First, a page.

Speaking at the Local Government Association annual conference in Bournemouth today (9 July 2014), Communities Secretary Eric Pickles announced that 52,833 of the most troubled families in England had been put back on track by local authority teams since April 2012.
This means that:
children are back in school for 3 consecutive terms where they were previously truant or excluded
high levels of youth crime and anti-social behaviour have been significantly reduced
and/or adults that were on benefits have been in work for at least 3 months
High-performing areas include Wakefield, which has turned around 925 out of its 930 troubled families; Leicestershire, which has turned around 772 out of 810; and Bristol, which has turned around 1,158 out of 1,355.
The Secretary of State said that councils all over England had risen to the challenge of helping whole families improve their lives, through a ‘tough love’ approach that combines intensive and practical support.
Eric Pickles said:
To have helped so many families so quickly is testament to the hard work and determination of troubled families teams across the country.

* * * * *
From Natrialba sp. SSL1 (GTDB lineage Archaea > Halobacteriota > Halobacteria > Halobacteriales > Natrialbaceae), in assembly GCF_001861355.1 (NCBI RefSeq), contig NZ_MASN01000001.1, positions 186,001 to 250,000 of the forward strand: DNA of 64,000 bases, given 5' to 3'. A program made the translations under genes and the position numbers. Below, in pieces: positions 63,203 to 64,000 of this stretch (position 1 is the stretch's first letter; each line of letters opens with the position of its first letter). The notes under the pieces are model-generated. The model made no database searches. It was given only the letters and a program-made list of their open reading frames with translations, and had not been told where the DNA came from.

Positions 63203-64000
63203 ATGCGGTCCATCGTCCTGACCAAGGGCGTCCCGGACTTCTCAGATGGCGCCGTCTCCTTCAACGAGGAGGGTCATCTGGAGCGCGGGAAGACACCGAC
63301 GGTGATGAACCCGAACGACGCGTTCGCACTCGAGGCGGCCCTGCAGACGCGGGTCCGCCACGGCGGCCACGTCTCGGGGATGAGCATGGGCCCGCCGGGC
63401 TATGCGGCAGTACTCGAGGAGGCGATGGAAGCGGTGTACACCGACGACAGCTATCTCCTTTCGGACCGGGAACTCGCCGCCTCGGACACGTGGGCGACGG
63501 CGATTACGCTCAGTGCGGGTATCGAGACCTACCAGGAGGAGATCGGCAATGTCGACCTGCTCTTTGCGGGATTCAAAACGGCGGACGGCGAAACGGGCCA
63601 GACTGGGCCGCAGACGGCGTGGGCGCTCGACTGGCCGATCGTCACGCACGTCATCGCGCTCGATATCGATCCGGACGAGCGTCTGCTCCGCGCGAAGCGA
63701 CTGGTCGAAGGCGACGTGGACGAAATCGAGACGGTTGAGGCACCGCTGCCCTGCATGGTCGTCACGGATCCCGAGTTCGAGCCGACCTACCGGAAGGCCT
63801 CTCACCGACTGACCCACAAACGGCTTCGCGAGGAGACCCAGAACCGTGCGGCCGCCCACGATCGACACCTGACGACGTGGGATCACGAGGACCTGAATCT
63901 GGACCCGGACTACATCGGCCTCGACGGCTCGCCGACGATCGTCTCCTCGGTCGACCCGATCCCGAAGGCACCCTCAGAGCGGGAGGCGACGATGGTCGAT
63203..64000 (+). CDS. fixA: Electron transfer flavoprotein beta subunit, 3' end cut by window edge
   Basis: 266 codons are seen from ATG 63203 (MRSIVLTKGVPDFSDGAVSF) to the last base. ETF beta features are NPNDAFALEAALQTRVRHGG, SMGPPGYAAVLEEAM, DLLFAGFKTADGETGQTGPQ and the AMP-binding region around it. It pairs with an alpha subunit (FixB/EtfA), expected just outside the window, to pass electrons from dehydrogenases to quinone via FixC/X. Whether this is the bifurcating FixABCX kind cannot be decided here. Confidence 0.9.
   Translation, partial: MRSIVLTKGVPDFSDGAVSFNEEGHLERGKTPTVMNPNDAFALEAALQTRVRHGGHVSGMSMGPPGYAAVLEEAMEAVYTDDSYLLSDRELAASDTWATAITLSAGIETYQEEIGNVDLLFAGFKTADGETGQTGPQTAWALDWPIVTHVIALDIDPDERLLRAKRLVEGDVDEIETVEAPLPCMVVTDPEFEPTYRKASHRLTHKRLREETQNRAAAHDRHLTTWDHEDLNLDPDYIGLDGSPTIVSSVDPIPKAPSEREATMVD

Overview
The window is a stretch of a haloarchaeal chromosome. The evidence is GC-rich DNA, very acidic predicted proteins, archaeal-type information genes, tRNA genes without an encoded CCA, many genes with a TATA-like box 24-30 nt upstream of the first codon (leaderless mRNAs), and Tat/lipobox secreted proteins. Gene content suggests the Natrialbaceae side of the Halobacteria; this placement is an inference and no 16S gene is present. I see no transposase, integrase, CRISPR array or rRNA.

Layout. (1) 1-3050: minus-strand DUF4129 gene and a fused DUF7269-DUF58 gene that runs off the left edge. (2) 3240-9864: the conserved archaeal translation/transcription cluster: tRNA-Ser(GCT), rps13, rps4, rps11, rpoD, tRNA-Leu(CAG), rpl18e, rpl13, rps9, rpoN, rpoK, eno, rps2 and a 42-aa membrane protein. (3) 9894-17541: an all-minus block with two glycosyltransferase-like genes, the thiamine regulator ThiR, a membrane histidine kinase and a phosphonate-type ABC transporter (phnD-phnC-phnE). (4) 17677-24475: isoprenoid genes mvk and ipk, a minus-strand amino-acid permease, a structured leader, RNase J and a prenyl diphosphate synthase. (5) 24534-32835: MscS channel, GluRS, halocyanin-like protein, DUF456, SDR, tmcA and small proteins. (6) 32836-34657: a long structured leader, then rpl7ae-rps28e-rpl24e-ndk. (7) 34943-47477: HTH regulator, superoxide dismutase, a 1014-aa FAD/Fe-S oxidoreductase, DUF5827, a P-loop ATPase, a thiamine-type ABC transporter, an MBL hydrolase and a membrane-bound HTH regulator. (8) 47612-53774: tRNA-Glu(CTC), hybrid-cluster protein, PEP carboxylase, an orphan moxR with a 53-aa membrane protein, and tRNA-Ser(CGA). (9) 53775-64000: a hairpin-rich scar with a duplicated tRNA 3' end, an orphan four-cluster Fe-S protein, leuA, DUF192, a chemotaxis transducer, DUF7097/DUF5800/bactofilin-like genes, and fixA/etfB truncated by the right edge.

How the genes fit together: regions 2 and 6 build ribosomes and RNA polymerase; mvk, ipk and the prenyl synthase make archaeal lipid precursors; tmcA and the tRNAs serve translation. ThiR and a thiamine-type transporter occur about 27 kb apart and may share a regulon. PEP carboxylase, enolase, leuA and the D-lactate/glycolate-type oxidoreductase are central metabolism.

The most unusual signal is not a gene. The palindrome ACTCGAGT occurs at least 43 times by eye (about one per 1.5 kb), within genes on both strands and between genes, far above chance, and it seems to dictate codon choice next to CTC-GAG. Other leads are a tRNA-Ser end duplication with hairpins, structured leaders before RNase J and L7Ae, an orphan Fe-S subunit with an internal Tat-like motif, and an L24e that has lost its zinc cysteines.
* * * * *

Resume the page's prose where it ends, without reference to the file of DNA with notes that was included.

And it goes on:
Nobody is saying that troubled families will become model citizens overnight but turning them around starts with getting kids off the streets and into school, giving them a better chance in life, and helping adults into employment or better able to work.
This is good for the taxpayer, good for the families themselves and good for the communities around them.
Troubled Families programme timeline showing progress since launch to May 2014
Local authorities are paid up to £4,000 on a payment-by-results basis for turning around troubled families. The government’s £448 million 3-year budget for 2012 to 2015 is drawn from 6 Whitehall departments who all stand to benefit from the public sector working more effectively with troubled families.
At the Spending Review last year it was announced that the Troubled Families programme would be expanded to work with more families. The Budget in March 2014 announced that work with up to 40,000 of these families would begin this year.